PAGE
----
A close read of Charles Nahl’s Sunday Morning in the Mines!

From “http://commons.wikipedia.org/wiki/File:Nahl_1872,_Sunday_Morning_in_the_Mines.jpg

One of my favorite 4th grade Social Studies topics is The Gold Rush.  To get my GATE teaching certification, I created a differentiated unit of study on the topic, and one of my favorite lessons from that unit is a close read of the painting Sunday Morning in the Mines by Charles Nahl.  For those who aren’t familiar, close reading is a thoughtful, critical analysis of a text (or piece of art) in order to develop a deeper understanding of the text’s form, craft, or meaning.  It’s taking a critical eye and looking into a piece of writing, a poem, a painting, etc. and searching for deeper meanings and themes.  Click here for a link to more information about close reading.

I begin by asking the kids to take a look at the painting and ask them what they see, and what parts of it jump out at them.  I have them discuss what they see with their partner, and then jot down some ideas in their double-sided notebooks.  Next, I ask them to look for something they think is important, or something in the painting that they haven’t noticed yet.  Then, we reconvene as a class and on butcher paper, I write down things the students noticed.  If the kids are missing something important, I might ask guiding questions, such as, “What do you think the men in the background are doing?”

Next, I model an “I see…I wonder…I would argue” prompt. Mine might look something like this:

I see men in the background under a tent or some sort of covering.”

I wonder what they are doing?”

I would argue that they are fighting.  I say that because one man is either throwing a punch, or has the other man’s neck in his hand.  They seem to be moving around in an excited manner.”

It’s essential that the kids give examples and show evidence from the painting to support their argument.  I give them a chance to write one on their own in their DSNB and then we share out.

Next, I take a piece of butcher paper and divide it in half vertically, and label the left side “Left side” and the right side “Right side”, referring to the two sides of the painting.  I ask students to use descriptive adjectives to explain what they see on the left side and then on the right side.  At this point, the differences between the two sides start to become apparent.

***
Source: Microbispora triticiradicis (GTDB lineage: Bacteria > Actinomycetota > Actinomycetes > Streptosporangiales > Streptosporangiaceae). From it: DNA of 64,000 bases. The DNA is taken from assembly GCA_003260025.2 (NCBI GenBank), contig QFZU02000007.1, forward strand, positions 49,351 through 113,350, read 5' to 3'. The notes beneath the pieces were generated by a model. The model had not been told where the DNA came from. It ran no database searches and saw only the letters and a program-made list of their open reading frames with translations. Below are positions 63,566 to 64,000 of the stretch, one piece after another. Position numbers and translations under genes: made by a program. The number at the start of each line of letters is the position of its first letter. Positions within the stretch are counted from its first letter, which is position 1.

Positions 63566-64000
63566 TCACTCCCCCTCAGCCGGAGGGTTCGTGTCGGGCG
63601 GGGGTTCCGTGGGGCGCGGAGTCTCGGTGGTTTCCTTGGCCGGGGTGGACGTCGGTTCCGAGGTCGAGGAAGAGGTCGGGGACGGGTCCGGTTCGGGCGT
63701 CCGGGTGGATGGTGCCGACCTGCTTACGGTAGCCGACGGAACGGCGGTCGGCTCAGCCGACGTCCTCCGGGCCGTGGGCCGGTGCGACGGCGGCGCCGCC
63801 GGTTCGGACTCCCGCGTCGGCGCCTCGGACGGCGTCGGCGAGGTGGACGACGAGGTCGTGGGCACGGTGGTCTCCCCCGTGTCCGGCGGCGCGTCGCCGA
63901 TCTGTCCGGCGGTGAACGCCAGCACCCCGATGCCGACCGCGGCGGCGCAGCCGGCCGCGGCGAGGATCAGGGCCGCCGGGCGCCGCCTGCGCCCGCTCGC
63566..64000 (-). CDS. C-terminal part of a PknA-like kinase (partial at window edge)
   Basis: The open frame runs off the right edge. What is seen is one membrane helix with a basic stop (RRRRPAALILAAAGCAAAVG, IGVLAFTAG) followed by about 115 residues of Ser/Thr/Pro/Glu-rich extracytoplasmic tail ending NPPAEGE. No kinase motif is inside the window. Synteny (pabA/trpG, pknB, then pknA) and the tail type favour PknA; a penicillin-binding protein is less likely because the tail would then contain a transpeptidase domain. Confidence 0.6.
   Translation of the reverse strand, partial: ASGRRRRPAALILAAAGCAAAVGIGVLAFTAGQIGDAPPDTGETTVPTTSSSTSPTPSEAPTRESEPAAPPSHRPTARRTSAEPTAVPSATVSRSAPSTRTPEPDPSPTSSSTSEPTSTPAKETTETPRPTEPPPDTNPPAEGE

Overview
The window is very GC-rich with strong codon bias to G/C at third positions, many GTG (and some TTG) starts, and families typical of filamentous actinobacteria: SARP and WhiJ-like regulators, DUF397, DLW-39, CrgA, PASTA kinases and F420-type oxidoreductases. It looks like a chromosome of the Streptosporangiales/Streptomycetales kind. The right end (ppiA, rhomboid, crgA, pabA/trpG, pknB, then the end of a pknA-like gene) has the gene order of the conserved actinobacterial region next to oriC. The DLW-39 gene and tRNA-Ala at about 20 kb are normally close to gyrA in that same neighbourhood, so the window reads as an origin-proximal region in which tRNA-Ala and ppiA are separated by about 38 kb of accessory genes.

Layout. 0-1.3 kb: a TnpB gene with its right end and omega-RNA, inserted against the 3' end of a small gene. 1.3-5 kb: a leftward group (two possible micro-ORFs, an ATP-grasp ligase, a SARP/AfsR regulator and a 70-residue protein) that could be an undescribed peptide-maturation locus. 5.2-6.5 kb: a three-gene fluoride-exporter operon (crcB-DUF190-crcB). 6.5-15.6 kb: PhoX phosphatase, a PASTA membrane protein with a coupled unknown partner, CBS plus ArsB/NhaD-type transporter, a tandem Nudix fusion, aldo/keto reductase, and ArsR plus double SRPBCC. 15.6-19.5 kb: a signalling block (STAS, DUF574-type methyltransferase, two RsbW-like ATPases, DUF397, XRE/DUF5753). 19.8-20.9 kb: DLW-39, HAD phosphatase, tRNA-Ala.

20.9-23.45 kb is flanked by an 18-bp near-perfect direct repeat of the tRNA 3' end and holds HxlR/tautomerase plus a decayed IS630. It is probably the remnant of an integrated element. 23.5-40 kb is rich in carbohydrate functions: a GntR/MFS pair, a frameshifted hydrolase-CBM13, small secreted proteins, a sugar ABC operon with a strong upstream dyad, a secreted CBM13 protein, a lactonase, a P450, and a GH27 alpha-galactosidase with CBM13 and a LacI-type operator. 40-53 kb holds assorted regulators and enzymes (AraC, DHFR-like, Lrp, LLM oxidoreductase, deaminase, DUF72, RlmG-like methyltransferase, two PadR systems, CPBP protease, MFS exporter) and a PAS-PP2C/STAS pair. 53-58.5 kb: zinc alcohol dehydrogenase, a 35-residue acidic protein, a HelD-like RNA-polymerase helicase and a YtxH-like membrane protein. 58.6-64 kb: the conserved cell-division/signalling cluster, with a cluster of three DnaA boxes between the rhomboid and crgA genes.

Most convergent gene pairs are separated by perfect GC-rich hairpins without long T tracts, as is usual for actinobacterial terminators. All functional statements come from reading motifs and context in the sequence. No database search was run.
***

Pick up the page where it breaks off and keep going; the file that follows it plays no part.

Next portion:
Finally, I might say something like, “So as you know, like writers, artists often try to convey messages in their paintings.  Sometimes the paintings have a theme or represent an idea.  So what do you think the painter is trying to tell us?  Discuss with your partner.”  Then I would ask for volunteers to share out loud.

After a lengthy discussion, I would have them respond to the following prompt in their DSNB, “Charles Nahl’s purpose for painting ‘Sunday Morning in the Mines’ was ____________________.”  Make sure you support your claim with evidence!!”  Click here for a copy of my lesson notes.

I love opening the kids’ eyes to this painting!  The main theme of the painting is that there were two sides of The Gold Rush, both the good and the bad, and they are represented on the left and right side of the painting, respectively.  The redwood tree trunk in the middle of the painting provides a line of division between the two scenes.  On the left, you have the “wild” side and general lawlessness of the Gold Rush: wild riders tearing through the campground, fighting, drinking, smoking, gambling, and the drunk miner precariously clutching his gold dust, while nefarious individuals eye it covetously.  On the right side, you have Sunday as a day of rest: writing home to families, laundry, and reading from the bible.  Nahl had first-hand knowledge of the gold rush, as he was actually a miner in the early 1850’s, so his representations of the mining tools, camp luxuries, and insight into camp life lend authenticity to his painting.  The man inside the cabin writing a letter is said to be a self-portrait of Mr. Nahl.  I love the lizard posted up on the rock in the bottom right hand corner of the painting, just surveying the whole scene!

If you teach about the Gold Rush, consider using “Sunday Morning in the Mines” as a creative, engaging, multi-faceted approach to integrating several educational topics and ideas, including common core state standards for 4th grade (key ideas and details and integration of knowledge and ideas), close reading, theme, accountable talk, and art!